There are other techniques for propagating succulents, including placing cuttings on top of potting medium to callus off, thus enabling them to root themselves directly into the soil.
Can you simply bury a succulent leaf in the ground?
Fill a shallow tray with succulent soil (I like to add in some perlite or pumice) and lay the callused leaves on top to propagate your succulent leaves directly in or on soil.
They can also be planted in the ground with the calloused end down. Simply put, this wouldn’t allow you to observe the roots develop.
Water infrequently or not at all until roots begin to grow. The leaves will almost always rot if there is too much water at this time.
I spray a small amount of water just in front of the leaves after placing them on top of the soil. Just enough moisture to make the roots feel comfortable.
When roots or young succulents begin to emerge, spray the leaf cuttings to hydrate the roots. Avoid getting the actual leaves wet. To prevent the roots from drying out, repeat this procedure every few days or so.
Succulent cuttings should be kept in strong light, but until the new plants are more established, direct sun should be avoided.
Transfer them now into their individual pots. Make sure not to overly damage the roots. Keep the young succulents above the dirt and merely cover the roots with soil.
Avoid plucking up the leaves repeatedly to inspect their roots! Although it’s tempting, try to restrain yourself. The young roots can be damaged and stressed out if they are disturbed. The roots will frequently wilt and shrivel up as a result.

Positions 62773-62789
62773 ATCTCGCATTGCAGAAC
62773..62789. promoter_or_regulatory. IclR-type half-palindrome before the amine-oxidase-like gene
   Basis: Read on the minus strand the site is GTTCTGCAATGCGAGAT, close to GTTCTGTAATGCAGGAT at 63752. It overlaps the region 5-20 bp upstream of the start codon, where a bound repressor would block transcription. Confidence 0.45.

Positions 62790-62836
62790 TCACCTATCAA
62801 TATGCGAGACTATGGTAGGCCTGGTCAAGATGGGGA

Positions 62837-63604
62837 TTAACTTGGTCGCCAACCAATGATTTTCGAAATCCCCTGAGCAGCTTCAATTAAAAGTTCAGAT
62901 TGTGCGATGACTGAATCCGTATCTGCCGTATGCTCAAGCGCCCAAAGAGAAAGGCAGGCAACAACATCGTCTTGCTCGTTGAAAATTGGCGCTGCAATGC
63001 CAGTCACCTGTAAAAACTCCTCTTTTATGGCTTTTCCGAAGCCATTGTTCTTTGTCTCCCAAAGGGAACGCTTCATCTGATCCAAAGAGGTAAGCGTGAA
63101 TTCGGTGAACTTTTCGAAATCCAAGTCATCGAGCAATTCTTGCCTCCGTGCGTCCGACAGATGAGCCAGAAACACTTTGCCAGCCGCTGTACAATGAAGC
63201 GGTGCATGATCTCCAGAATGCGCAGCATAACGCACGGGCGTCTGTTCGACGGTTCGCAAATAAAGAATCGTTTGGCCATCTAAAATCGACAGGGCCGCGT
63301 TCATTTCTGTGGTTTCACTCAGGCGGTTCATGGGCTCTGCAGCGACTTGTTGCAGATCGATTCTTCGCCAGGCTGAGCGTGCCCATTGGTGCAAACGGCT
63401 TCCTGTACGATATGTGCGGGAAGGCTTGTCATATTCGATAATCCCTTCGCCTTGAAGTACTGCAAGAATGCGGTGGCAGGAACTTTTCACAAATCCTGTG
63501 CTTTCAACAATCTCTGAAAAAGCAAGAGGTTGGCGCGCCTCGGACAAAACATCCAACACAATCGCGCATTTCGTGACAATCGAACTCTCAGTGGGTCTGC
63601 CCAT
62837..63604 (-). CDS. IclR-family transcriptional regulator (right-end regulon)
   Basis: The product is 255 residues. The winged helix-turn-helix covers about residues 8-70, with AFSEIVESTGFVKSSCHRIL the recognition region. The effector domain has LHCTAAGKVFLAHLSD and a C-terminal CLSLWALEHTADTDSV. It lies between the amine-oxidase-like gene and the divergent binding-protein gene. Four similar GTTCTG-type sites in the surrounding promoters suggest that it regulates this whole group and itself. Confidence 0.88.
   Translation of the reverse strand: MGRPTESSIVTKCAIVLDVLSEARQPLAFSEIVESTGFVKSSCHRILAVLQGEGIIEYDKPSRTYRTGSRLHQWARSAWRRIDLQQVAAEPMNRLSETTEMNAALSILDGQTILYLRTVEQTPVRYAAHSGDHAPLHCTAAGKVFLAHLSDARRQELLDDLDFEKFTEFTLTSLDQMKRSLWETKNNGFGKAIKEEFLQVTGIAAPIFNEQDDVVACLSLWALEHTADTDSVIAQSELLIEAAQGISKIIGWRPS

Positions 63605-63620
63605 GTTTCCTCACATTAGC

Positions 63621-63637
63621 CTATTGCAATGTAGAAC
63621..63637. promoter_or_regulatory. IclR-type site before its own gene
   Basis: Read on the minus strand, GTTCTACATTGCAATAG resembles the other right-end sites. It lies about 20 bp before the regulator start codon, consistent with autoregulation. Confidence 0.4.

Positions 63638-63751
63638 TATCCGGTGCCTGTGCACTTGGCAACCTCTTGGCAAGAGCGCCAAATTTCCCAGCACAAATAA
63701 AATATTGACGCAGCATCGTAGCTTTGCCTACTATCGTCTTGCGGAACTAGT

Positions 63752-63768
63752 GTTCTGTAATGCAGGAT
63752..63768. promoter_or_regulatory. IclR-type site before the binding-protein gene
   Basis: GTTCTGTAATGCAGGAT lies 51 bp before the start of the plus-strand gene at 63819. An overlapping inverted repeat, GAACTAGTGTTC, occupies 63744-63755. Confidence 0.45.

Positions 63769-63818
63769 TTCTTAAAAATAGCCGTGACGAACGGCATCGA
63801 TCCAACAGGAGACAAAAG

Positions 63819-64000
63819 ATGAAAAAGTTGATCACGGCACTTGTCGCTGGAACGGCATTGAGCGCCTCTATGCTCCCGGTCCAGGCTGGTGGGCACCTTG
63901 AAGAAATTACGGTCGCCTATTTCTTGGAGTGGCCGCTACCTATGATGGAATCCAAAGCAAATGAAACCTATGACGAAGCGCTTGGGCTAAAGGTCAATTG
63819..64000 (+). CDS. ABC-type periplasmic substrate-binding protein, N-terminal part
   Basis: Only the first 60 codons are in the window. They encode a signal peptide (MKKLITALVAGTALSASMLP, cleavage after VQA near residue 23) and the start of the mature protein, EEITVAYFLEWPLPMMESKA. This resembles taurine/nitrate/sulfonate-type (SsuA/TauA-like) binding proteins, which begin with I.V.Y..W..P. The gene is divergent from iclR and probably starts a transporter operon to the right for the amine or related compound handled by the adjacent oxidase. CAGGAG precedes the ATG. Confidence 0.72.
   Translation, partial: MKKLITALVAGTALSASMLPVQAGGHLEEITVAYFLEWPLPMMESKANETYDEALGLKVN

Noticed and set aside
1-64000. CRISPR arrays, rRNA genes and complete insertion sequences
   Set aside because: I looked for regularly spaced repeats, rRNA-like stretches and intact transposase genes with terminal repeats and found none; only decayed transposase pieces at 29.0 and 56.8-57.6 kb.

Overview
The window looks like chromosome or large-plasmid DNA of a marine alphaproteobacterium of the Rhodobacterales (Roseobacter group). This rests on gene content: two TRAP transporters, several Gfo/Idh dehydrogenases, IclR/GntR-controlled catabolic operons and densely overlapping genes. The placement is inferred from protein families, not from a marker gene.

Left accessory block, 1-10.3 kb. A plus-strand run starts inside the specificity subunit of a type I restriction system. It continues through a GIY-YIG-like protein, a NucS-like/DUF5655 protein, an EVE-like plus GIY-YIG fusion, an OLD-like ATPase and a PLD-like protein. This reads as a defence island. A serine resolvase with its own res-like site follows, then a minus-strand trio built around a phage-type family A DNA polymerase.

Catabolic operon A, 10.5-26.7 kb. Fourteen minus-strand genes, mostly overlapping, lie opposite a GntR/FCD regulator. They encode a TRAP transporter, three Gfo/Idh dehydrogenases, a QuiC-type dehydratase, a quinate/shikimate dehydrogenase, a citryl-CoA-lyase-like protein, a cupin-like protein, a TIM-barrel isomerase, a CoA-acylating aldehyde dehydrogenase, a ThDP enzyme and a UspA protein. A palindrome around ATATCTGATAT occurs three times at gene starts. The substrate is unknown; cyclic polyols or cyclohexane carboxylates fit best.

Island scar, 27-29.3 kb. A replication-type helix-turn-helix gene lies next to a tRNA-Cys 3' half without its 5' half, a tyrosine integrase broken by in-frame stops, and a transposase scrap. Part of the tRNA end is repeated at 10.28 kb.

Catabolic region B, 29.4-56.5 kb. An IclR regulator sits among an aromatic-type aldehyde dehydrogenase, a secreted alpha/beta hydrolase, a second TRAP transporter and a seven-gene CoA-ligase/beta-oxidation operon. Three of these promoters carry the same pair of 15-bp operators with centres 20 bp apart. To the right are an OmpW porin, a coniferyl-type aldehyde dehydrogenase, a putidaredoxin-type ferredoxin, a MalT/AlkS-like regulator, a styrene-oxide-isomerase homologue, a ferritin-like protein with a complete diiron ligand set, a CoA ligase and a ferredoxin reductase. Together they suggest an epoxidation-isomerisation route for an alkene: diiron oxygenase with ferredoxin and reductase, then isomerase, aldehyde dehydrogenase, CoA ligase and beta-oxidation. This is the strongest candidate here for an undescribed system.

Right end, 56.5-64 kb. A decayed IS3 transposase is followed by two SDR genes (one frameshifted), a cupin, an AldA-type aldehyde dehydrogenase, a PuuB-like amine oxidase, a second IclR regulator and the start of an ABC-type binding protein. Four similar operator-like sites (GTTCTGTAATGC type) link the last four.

How should a succulent stem be cut for replanting?
I make a lot of movies and posts about succulents because I have a lot of them in my yard. They are perennial gifts, so to speak. You can simply cut them to acquire more.
Because the vast majority of succulents spread in the same manner, I wanted to write one post that you could refer to whenever I write about a particular succulent. These are the two incredibly simple methods.
Let me demonstrate how to grow succulents:
I usually divide succulents using stem cuttings. Ensure the sharpness and cleanliness of your pruners. Simply trim the stems to the desired length, remove the bottom third of the leaves, and then wait 2 weeks to 4 months before planting them to heal off (the cut end of the stem will callus over).
I either plant them straight in the ground or in a pot with planting mix for succulents and cacti. I use one that is made nearby; it’s also good. Succulents require a loose mixture so that the water can drain completely and prevent rot.
I rarely use individual leaf cuttings to propagate succulents, but it’s still simple. Lay the leaf on top of the mixture after removing it from the stem, making sure to remove the entire leaf all the way to the stem. Off the cut end, there will be a new plantlet.